Antigenic Drift is Not the Sole Factor Driving Evolution of the Influenza Virus
By Amesh A. Adalja, MD, October 30, 2009
During interpandemic years, evolution of seasonal influenza viruses has been thought to accrue via minute mutations in the genetic code of the hemagglutinin (HA) protein, a process referred to as antigenic drift. The major change that leads to pandemics, called antigenic shift, is traditionally thought to be the product of reassortment between 2 or more strains. Evolution of interpandemic (seasonal) influenza A viruses has long been attributed solely to antigenic drift; however, a new study by a team of researchers from the National Institutes of Health (NIH) demonstrates that the process is more complex than previously thought. Results of the NIH team's study of the 2003/2004 and 2004/2005 flu seasons indicate that reassortment between co-circulating strains and genome-wide “selective sweeps” may be involved in determining which strains predominate from year to year.1
The Unexpected Viral Evolution in the 2003/2004 and 2004/2005 Influenza Seasons
The 2003/2004 flu season, which was particularly severe for an interpandemic year, was dominated by a lineage of H3N2, called Fujian-like. That virus emerged suddenly and unexpectedly and was poorly matched by the season’s vaccine. Studies revealed that the virus was the product of reassortment between 2 different H3N2 subtypes (clades A and B) that had been co-circulating for several years.
The following flu season, 2004/2005, was characterized by another surprise. The Fujian-like strain and other related co-circulating clade A and B strains were suddenly and nearly completely supplanted by a new clade B lineage, called California-like. In addition to antigenic changes, this lineage had acquired mutations to the genes encoding the ribonucleoprotein (RNP) complex. This new virus, termed clade B’, completely replaced the prior year’s strains. This near total replacement of multiple co-circulating strains by a single clonal strain is referred to as “genome-wide selective sweep.” The NIH researchers hypothesized that these genetic changes in influenza would have phenotypic correlates that would explain the dominance of the B’ strain.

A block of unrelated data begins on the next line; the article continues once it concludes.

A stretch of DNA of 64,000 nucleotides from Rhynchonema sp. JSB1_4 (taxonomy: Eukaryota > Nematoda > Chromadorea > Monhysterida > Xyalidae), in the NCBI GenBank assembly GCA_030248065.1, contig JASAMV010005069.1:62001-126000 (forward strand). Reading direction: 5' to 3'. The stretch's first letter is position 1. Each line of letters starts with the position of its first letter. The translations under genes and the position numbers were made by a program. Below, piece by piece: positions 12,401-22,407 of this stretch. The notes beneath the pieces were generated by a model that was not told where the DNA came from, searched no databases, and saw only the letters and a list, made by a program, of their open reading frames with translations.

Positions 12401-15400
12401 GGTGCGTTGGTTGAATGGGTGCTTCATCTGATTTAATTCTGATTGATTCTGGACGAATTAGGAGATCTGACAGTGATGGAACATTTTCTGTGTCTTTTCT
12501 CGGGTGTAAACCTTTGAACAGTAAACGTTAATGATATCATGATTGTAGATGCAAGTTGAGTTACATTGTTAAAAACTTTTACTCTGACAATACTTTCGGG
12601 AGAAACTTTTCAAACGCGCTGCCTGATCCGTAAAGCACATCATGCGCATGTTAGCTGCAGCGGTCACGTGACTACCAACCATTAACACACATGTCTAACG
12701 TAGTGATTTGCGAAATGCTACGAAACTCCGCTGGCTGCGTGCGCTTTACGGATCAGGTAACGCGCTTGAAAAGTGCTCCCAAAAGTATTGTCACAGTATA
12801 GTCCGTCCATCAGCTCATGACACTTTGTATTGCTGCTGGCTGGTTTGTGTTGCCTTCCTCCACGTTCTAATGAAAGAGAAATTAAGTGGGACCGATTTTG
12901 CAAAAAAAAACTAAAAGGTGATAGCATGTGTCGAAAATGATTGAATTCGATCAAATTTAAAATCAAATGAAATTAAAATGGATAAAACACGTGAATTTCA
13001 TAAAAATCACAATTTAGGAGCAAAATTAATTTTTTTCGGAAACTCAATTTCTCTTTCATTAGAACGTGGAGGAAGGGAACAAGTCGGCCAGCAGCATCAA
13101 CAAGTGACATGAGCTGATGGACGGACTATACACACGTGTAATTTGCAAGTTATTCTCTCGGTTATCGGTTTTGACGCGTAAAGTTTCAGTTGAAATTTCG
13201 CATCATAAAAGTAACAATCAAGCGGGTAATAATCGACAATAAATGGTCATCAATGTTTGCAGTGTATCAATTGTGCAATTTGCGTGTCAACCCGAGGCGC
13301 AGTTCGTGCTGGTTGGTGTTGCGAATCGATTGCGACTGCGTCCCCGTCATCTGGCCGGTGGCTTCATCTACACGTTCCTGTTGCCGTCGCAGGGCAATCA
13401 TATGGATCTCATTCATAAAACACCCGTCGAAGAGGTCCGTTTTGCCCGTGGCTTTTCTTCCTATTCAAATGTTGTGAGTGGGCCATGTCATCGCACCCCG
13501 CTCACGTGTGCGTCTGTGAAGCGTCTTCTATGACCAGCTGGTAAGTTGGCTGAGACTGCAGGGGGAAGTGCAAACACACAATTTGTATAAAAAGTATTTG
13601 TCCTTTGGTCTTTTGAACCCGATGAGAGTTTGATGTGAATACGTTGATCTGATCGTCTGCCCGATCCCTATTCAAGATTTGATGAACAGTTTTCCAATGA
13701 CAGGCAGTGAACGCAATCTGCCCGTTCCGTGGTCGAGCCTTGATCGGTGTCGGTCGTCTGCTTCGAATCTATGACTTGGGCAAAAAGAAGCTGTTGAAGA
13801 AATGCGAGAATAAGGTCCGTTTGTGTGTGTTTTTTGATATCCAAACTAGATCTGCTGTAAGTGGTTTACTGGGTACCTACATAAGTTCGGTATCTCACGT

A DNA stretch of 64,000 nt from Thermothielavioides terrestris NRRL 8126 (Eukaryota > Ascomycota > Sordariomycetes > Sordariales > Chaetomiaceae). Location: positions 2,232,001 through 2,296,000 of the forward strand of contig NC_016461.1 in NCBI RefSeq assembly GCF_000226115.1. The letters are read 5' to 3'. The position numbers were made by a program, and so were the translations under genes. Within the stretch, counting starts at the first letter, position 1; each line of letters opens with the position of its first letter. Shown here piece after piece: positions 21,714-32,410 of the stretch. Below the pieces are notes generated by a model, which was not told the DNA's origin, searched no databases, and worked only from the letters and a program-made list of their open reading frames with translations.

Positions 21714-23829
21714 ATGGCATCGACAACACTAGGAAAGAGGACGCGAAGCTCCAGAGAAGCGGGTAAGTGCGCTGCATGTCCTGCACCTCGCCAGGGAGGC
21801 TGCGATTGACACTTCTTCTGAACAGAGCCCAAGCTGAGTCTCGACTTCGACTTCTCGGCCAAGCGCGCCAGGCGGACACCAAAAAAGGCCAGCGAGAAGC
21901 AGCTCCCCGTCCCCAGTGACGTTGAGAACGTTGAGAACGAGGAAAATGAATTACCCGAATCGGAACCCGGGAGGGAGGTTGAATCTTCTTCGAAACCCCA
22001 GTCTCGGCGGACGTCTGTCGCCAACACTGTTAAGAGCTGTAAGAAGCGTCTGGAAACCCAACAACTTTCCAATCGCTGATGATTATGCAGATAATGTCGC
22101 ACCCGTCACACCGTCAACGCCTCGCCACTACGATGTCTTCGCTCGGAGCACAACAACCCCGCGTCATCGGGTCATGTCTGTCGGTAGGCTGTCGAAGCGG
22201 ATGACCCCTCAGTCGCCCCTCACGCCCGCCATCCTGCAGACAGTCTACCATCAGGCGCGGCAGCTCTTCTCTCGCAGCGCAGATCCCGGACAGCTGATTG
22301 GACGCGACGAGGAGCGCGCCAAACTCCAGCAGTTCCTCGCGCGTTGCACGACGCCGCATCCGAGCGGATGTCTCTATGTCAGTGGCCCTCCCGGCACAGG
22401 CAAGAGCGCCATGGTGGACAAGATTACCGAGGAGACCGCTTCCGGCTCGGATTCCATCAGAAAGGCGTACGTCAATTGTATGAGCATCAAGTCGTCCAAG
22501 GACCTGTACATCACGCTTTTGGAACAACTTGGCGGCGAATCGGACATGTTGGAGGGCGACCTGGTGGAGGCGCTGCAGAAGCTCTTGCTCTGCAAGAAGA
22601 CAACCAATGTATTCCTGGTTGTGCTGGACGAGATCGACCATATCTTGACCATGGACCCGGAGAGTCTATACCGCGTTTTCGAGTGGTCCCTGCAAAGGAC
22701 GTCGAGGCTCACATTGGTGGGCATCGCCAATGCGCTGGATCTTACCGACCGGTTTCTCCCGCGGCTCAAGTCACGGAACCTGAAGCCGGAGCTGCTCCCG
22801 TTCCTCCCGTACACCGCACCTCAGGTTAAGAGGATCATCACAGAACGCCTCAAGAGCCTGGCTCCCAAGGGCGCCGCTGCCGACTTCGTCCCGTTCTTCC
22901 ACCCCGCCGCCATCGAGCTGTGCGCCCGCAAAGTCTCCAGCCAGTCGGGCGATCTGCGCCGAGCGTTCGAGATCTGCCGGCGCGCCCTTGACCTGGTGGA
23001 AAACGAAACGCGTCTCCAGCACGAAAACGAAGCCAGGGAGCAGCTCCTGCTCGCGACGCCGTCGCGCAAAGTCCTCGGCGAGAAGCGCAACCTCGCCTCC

The 2004/2005 Clade B’ Viruses Were More Fit
In the current article, the NIH researchers detail several experiments that established important differences in the clade B’ strain:
Viral growth of clade B’ viruses was 1-2 logs higher than both clade A and B viruses in cell culture and 10- to 100-fold higher in ferret nasal tissues.
Clinical studies in ferrets demonstrated more severe clinical disease—including enhanced nasal discharge—with clade B’ viruses.
Pathological examination of ferrets infected with the viruses demonstrated more extensive disease in those infected with the clade B’ strain
The RNP of clade B’ viruses was demonstrated to be more highly active than the other clades, a marker of replicative fitness.
Influenza Strain Variants May Arise Independent of Antigenic Drift of the HA Protein
This study demonstrates that newly discovered mechanisms play a role in the year-to-year evolution of influenza. Significant changes in the dominant strain may result from reassortment between related strains, from mutations of internal proteins that enhance viral fitness, or from antigenic drift. Therefore, it is important to monitor genetic changes accruing in more than just the antigenic portions of HA protein. As the 2009 H1N1 influenza virus evolves, it will be important to study the entire genetic characteristics of its descendants and any other influenza strains that may co-circulate with it and to observe their replicative fitness.
Memoli MJ, Jagger BW, Dugan VG, et al. Recent human influenza A/H3N2 virus evolution driven by novel selection factors in addition to antigenic drift. J Infect Dis 2009; 200:1232-41. http://www.journals.uchicago.edu/
doi/abs/10.1086/605893. Accessed October 26, 2009.